7. Obtaining multicultural status for your study abroad course

Study abroad courses often qualify for multicultural status.  To apply for this qualification, follow the course approval steps established by the Faculty Senate, and keep in mind the following parameters:

Guidelines for the Multicultural Course

(Revised  1/16)

Courses certified to meet the multicultural requirement must meet three of the following criteria:

  1. Diversity Self-Awareness and Perspective Taking: Students can articulate their own individual identity in relation to key concepts such as race, ethnicity, language, gender, sexuality, class, disability, national origin, and religious affiliation, and can also reflect on how their social position differs from, and impacts, their relationships in diverse environments. In other words, students will learn to locate themselves within larger structures of difference and understand how their own position shapes their identity, as well as how that identity may differ from others.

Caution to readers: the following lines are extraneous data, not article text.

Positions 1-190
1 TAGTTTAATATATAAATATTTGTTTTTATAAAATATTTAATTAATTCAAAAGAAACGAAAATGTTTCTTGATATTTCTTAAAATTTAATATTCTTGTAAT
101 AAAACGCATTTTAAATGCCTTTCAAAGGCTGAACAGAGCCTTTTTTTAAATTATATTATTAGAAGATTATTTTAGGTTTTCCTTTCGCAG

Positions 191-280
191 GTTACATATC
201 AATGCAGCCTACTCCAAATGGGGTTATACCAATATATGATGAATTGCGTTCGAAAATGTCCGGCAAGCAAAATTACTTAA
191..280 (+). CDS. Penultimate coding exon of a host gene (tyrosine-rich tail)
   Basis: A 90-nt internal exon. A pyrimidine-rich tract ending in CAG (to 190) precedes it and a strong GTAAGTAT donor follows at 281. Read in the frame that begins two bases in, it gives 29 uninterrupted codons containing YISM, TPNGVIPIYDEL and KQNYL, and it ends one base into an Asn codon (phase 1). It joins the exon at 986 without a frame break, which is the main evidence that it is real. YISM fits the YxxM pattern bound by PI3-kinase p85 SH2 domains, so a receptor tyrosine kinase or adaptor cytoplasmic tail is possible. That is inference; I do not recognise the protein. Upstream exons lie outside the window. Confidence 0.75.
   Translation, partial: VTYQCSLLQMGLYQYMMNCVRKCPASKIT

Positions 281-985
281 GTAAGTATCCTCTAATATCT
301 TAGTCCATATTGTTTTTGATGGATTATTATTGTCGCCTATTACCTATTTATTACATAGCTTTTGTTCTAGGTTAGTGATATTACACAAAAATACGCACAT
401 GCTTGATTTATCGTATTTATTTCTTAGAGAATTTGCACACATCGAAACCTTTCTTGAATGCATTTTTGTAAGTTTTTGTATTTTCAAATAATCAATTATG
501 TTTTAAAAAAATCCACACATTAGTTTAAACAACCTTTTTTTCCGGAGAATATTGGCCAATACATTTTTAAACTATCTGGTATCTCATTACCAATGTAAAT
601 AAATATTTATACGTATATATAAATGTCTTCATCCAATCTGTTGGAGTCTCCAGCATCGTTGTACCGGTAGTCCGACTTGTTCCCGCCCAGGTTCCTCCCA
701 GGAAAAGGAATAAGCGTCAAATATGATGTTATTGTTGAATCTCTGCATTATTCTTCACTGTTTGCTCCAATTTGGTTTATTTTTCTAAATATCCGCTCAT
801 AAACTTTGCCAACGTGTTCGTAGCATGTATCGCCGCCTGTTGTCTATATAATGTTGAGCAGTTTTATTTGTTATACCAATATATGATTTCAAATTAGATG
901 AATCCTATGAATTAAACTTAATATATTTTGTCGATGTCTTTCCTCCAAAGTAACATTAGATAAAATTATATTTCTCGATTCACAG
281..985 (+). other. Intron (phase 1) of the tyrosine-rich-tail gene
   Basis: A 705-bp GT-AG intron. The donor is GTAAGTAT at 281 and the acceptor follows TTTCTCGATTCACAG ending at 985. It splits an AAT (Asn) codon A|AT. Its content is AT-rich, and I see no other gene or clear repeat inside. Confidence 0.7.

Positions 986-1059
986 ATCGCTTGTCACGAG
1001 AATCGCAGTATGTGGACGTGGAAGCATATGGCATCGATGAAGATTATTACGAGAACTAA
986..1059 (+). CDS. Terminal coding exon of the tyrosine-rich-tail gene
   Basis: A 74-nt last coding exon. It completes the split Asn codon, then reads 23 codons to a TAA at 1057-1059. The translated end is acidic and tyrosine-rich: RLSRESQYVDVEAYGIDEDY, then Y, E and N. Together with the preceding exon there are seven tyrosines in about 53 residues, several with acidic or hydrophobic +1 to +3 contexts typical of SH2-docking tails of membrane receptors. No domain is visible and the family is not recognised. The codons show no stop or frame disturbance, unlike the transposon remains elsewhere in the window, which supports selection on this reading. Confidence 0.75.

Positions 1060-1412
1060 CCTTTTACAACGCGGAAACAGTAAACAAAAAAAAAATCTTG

2. Cultural Difference: Students gain in-depth knowledge of the history, lived experience, artistic production, worldview and/or identity [I think it’s good to keep worldview because it’s outward looking. Identity is internal. Can we list both, as shown below?]of one or more underrepresented groups within the United States or, at the international level, a culture (or cultures) outside of Europe. Students can articulate particular aspects and experiences of these cultures as well as how the worldviews and identities of these cultures may be similar to or different from the students’ own.
  1. Personal and Social Responsibility: Students analyze the ethical, social, and/or environmental consequences of policies, ideologies, or actions on marginalized communities/groups within the US or internationally. Based on this analysis, students identify a range of potential personal and civic responses to these issues. A service learning version of this course may allow students to directly take informed and responsible action to address these challenges.
  2. Understanding Global Systems: Students gain and apply the tools to think systematically about how institutions, ideologies, rhetorics, and/or cultural representations shape a people’s culture and/or identity, including their role in perpetuating inequality, whether historically or in the present day.

*Faculty proposing to certify a course for the MCC must submit the following:

  • Course materials demonstrating that the course will meet the three criteria. Materials may include a course syllabus, specific assignments, readings, lesson plans, etc.
  • A brief (1-2 pp) proposal that explains how the attached materials address these criteria.
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